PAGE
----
After a long period of inaction in the area of interim measures, the HCC convened at the expiration of last year to deal with a possible 101 TFEU (and its Greek Competition Act equivalent) violation by a local Union of agricultural producers. On 29 November 2017, the Union of Agricultural Cooperatives of Naxos Island (EAS Naxos) instructed all potato producers not to sell their winter crops earlier than 24 December 2017 for reasons of alleged public interest; if a producer ignored this direction, EAS Naxos, which purchases several goods from producers for resale, would purchase milk, in particular, at a lesser price by such producer. The HCC conducted a dawn raid investigation at EAS Naxos to examine whether its decision constituted an anti-competitive output restriction.

On 18 December, the HCC announced that it would convene three days later to decide on the adoption of interim measures against that action, which, in view of the upcoming holiday season, was capable of adversely affecting competition on both markets of potato and milk, and have negative implications for producers and consumers alike. On 21 December 2017, the HCC, in plenum, decided to accept commitments by EAS Naxos, whereby it would revoke its announcement, declare that producers are free of selling potatoes from the winter crops, with no further restriction, and publish a relevant announcement on its website, its journal, and a local daily newspaper. EAS Naxos would pay a fine of € 2,000, for each day of non-compliance with the commitments.

With this decision, the HCC swiftly dealt with an output restriction of local scale and addressed it with interim measures before it fully materialized, emphasizing also the deterrent over the punitive nature of its interim measure decisions.

Vertical Agreements

Restriction of parallel trade clauses in Colgate’s vertical agreements with retailers – Parental liability (HCC 610/2015)

In 2017, the HCC published its decision against members of the COLGATE-PALMOLIVE group of companies pursuant to an ex officio investigation in the detergents/cleaners for home use and cosmetics markets which was initiated in 2005, after consumers complained of the price differences between detergents/cleaners in Greece and other EU countries. The HCC resolved that, specific terms in the commercial agreements of COLGATE-PALMOLIVE HELLAS with several supermarkets, based on their economic context, interpretation and a ‘by object’ categorization, were intended directly to restrict parallel imports and therefore imposed a total fine of approximately € 8.7 million on the COLGATE-PALMOLIVE companies and fines ranging from € 1,944 to € 474,714 on the retailers, depending on their respective turnovers and years of participation in the violation. In particular, having reviewed the commercial agreements between COLGATE-PALMOLIVE HELLAS and several supermarkets entered into from 1991 to 2008, the HCC found that COLGATE-PALMOLIVE and its US mother company COLGATE-PALMOLIVE Co, had, together with supermarket chains AB Vassilopoulos, MAKRO Cash&Carry, Sklavenitis, PENTE and Kypseli concluded bilateral anti-competitive agreements restricting retailers from carrying out parallel imports of COLGATE branded detergents and cosmetics products. The HCC also held that the COLGATE-PALMOLIVE companies abused their position of dominance in the market of glass cleaners and that their violations extended from 1999 to 2008, whereas those of retailers from 2001 to 2005, depending on each retailer.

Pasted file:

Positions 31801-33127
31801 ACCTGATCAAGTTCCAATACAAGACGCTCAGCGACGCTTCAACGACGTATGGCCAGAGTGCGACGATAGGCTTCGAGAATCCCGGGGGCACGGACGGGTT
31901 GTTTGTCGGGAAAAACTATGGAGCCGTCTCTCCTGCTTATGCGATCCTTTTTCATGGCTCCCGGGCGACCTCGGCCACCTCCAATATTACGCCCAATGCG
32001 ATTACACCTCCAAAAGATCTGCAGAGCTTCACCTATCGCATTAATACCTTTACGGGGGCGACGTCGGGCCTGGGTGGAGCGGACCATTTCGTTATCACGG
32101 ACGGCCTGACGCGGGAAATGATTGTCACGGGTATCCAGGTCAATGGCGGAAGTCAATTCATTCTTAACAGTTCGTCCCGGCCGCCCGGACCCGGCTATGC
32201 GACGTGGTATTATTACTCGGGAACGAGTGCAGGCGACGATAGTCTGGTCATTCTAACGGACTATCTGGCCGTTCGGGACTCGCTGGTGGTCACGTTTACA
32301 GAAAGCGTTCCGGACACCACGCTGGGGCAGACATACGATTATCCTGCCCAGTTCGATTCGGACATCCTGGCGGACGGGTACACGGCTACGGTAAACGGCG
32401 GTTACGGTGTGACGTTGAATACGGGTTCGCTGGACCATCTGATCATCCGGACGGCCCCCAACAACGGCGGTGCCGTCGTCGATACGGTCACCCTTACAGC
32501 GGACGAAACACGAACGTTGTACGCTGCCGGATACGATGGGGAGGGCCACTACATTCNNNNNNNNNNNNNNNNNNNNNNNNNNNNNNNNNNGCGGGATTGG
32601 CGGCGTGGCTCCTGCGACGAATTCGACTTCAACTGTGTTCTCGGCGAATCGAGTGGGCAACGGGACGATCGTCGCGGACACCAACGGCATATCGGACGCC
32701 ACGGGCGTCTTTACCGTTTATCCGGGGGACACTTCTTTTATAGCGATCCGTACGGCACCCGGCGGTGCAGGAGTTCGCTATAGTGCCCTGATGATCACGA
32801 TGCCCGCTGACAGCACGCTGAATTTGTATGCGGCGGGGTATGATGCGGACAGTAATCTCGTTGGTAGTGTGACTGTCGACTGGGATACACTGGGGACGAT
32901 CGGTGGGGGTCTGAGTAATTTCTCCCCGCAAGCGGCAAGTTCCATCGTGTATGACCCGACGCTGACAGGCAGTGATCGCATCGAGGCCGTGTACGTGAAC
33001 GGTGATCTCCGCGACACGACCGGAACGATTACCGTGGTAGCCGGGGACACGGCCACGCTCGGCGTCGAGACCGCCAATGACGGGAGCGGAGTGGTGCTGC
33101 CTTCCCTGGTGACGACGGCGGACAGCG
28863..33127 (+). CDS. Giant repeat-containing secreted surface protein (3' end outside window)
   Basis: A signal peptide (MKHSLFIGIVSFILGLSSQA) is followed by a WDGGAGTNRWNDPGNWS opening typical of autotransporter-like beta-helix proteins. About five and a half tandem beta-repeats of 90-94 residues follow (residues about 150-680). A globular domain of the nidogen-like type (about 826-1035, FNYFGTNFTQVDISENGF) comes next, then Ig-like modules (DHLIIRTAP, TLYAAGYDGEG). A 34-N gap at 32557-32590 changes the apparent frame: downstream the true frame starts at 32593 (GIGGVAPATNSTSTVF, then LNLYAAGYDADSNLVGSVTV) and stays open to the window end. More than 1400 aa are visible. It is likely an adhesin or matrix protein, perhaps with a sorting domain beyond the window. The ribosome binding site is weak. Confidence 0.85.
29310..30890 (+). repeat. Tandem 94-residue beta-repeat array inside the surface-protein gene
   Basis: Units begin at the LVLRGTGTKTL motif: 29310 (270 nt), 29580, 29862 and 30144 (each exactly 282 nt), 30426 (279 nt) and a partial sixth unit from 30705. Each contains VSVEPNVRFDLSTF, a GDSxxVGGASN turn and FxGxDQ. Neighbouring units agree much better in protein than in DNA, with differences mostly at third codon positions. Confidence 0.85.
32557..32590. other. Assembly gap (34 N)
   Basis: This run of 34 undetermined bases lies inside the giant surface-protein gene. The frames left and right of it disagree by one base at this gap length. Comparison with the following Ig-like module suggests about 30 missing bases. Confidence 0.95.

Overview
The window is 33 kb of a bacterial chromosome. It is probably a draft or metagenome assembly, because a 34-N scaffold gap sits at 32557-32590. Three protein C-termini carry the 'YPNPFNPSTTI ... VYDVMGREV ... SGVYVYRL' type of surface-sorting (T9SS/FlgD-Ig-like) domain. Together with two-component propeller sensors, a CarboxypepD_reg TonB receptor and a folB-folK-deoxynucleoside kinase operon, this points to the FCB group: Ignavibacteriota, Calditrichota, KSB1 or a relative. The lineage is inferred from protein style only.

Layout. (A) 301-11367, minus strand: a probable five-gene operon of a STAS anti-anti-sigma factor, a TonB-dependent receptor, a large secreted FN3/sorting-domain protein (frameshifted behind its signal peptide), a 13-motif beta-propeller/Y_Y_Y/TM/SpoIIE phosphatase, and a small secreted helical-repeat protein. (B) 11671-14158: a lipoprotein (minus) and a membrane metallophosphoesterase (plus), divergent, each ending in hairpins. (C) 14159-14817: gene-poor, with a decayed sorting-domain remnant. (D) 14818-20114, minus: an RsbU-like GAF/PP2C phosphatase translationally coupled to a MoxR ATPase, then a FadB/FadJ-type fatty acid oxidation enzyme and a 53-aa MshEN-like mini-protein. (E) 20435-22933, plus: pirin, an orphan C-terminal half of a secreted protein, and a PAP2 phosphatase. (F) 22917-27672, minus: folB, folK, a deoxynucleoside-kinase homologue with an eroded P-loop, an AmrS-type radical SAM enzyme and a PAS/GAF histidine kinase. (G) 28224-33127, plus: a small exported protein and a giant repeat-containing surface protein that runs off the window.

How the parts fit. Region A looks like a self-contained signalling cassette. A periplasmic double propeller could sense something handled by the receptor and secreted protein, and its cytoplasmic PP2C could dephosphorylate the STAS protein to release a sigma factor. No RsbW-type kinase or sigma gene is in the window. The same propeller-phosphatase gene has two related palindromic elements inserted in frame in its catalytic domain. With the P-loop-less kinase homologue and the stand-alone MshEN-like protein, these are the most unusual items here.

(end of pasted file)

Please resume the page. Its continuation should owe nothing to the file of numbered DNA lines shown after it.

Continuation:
The contested term found in COLGATE-PALMOLIVE’s supply agreements (providing that the retailer “will not proceed to parallel imports”, later revised to “will not proceed to parallel imports of products that are similar to those distributed by the Company, but do not fulfil the provisions of Greek law”) was read by the HCC in juxtaposition with what the HCC considered to be an “abundance of evidence” of a wider plan to restrict parallel imports in Greece, leading to a unanimous decision. In doing so, the HCC rejected the parties’ arguments that the terms essentially imposed on retailers a single sourcing obligation because of the applicable national regulatory provisions regarding detergents/cleaners which in effect rendered legal parallel imports impossible. In particular, the HCC argued, inter alia, that the same term in the agreement also applied to cosmetics, in which case such strict regulatory provisions were absent. The HCC also did not accept the companies’ argument that the term intended to protect their reputation and that its true meaning was that retailers were obstructed from importing ‘illegal’ merchandise; to this the HCC argued in essence that this conflicted with the inclusion of specific sanctions in the agreement in case retailers defaulted on the respective clause. Finally, the HCC overruled the argument raised by all companies that there was no concurrence of will in the adoption of a clause with the specific meaning attributed to it by the HCC.